This post was originally published on this site
After being stuck in a state of suspended animation for the past few weeks, the stock market will finally have its moment of truth as corporate earnings begin rolling out over the next few days.
There will be a lot riding on this earnings cycle. It will be the first quarter since President Donald Trump took office, providing a look at whether the euphoria that propelled major stock indexes to historic levels was justified. It could also be the spark that rejuvenates the market as investors have become increasingly cautious amid signs that many of the pro-growth policies promised by the new president may be delayed.
On Friday, the Dow Jones Industrial Average DJIA, -0.03% fell 6.85 points to end at 20,656.10, closing flat for the week. The S&P 500 SPX, -0.08% shed 1.95 points to finish at 2,355.54, falling 0.3% for the week and the Nasdaq Composite Index slipped 1.14 points to 5,877.81, logging a weekly decline of 0.6%.
Here’s what Trump could mean for the nonprofit sector
Feeding America CEO Diana Aviv explains how President Trump’s proposed budget and fiscal policies could affect the nonprofit sector.
J.P. Morgan Chase & Co. JPM, -0.35% Citigroup Inc. C, -0.77% and Wells Fargo & Co. WFC, -0.96% will be among the first to report quarterly results. The financial sector has been in the spotlight since the Federal Reserve’s shift to a tighter monetary policy regime, and first-quarter results will be a critical test for whether bank shares have more upside potential.
Across the board, earnings are expected to rise as much as 12%, which will mark the highest growth in profitability since third-quarter 2011, according to John Butters, senior earnings analyst at FactSet.
However, there is always a chance that earnings may fall short.
“What I do see as a possibility is early first-quarter earnings perhaps not living up to the expectations and that increases the selling pressure and the market uses that as a reason to sell off but I’m thinking if this does occur then we only see the selling mounting to down 5%-7%,” said Bob Pavlik, chief market strategist at Boston Private Wealth.
There is also the risk that if earnings fail to revive the market’s momentum, investors may be forced to play an extended waiting game for the next catalyst.
As Jeffrey Saut, chief investment strategist at Raymond James, noted, the S&P 500 has been corralled between 2,335 to 2,400 for the past couple of months, which he blames on the market being “confused” with no clear indication whether it is headed up or down.
“The best strategy has been to basically do nothing,” said Saut.
Jason Goepfert, president of Sundial Capital Research, pointed out that there is “a large conflict between bullish and bearish inputs.”
Perhaps the confusion shouldn’t come as a surprise, given that for each incentive to buy stocks, there are just many reasons to sell. It may also be symptomatic of the uncertain times as President Trump’s policies get bogged down by politics.
“If you are still of the belief we can get tax reform done in a meaningful by-partisan way, then there is room to go on the upside because I think the market is pricing in only a 65/35 chance it does at this point. By meaningful I mean less than 25% corporate tax rate with a one time repatriation holiday at 10% and a cut in individual taxes ideally without a border-adjusted tax,” said Ian Winer, head of equities at Wedbush Securities.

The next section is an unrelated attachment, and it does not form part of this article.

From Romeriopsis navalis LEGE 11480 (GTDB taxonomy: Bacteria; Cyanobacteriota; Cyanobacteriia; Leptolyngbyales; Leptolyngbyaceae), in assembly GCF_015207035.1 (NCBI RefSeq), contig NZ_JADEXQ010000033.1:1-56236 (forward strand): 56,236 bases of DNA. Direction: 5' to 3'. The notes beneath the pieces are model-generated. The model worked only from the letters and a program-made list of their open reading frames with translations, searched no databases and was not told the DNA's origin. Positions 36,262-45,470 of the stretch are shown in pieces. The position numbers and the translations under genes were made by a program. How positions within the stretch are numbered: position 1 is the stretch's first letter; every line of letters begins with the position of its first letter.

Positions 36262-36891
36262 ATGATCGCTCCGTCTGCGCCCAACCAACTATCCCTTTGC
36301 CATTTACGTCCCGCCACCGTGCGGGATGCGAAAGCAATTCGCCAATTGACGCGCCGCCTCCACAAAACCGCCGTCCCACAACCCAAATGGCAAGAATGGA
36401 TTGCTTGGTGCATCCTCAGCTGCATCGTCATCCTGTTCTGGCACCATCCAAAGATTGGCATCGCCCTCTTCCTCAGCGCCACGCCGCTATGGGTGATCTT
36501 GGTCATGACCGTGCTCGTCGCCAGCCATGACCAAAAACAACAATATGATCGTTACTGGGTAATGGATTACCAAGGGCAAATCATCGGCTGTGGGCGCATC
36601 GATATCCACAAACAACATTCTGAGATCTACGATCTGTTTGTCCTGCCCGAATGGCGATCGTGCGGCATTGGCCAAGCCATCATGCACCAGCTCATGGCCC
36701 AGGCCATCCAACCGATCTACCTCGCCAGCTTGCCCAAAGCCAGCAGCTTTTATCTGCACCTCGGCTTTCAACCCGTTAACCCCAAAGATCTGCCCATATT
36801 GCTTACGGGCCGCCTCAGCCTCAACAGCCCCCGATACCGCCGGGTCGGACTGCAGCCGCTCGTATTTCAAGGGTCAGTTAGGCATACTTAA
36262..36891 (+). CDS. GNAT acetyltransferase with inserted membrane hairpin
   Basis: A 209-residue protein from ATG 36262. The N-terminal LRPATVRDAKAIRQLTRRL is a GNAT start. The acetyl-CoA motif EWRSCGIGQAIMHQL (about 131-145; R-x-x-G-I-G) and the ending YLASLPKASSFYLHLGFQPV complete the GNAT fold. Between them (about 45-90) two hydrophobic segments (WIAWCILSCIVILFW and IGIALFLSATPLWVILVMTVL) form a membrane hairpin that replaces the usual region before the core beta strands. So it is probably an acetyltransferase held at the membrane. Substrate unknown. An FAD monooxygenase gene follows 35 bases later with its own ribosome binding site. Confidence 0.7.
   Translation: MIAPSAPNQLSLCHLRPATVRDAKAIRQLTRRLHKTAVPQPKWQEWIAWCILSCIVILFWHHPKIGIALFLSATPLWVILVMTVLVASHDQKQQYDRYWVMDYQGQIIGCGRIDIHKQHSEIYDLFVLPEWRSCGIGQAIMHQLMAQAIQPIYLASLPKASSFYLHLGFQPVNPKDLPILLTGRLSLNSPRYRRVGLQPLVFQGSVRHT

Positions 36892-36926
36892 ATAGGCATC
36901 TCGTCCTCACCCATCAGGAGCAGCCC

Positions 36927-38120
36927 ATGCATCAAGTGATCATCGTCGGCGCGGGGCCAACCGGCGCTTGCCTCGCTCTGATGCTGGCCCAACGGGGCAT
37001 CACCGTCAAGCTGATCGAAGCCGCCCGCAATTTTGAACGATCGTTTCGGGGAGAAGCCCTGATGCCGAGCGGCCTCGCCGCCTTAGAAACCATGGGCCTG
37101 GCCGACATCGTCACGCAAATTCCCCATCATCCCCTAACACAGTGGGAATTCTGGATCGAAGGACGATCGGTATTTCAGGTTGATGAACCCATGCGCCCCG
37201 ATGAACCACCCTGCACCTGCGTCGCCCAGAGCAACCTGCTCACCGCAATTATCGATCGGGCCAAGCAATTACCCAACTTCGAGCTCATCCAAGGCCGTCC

On the other hand, there is a strong case to sell stocks since tax reforms could fail given the difficulties over repealing and replacing Obamacare and tax cuts are not possible without a BAT, he said.
Similar arguments apply to the economy.
“You buy if you think we can get to 3% to 3.5% GDP exiting 2018. You sell if you think the economy is not going to improve,” he said. “If we can’t grow above 2% to 2.5% then our upside is limited from here.”
To make matters more murky for investors, even the charts are sending garbled messages.
According to Goepfert, the NYSE Advance/Decline Line is climbing even while the S&P 500 is moving lower. The rise in the Advance/Decline Line, which tracks the number of advancing stocks minus the declining shares each day and adds that to the figure from the previous session, indicates a positive trend.
“The only times the S&P showed a loss over the prior month while the A/D Line rose at least 1% and hit a multiyear high during the month were in April 2014 and April 2016. Both led to nice rallies over the next few months,” he said in a report.
However, Chris Kimble, founder and chief executive of Kimble Charting Solutions, had a different take on the market.
Kimble believes the Dow Jones Transportation Average DJT, -0.32% a bellwether for the U.S. economy, may be forming a bearish pattern similar to the ones observed in 1998-99 and 2007-08.
“The bulls will need the transports to blow through the red resistance line to breathe a sigh of relief. If not, it could spell trouble for the transports,” he wrote in a blog post.
In his chart, he pinpointed 9,109 as a key support level.
“A break below this line would be the first warning to investors,” he said.
The index closed at 9,104.81 on Friday.